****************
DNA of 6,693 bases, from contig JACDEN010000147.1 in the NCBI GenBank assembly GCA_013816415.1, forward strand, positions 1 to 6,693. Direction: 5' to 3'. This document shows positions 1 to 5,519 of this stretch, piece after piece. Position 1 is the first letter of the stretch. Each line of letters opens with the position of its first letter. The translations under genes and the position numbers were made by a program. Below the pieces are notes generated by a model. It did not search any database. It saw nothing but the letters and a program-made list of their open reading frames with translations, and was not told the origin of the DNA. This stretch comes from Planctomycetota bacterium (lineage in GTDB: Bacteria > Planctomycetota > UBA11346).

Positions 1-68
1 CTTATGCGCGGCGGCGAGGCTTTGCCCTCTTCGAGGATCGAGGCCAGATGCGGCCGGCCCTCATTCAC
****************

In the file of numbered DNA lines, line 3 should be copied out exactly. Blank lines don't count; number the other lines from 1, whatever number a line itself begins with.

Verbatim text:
1 CTTATGCGCGGCGGCGAGGCTTTGCCCTCTTCGAGGATCGAGGCCAGATGCGGCCGGCCCTCATTCAC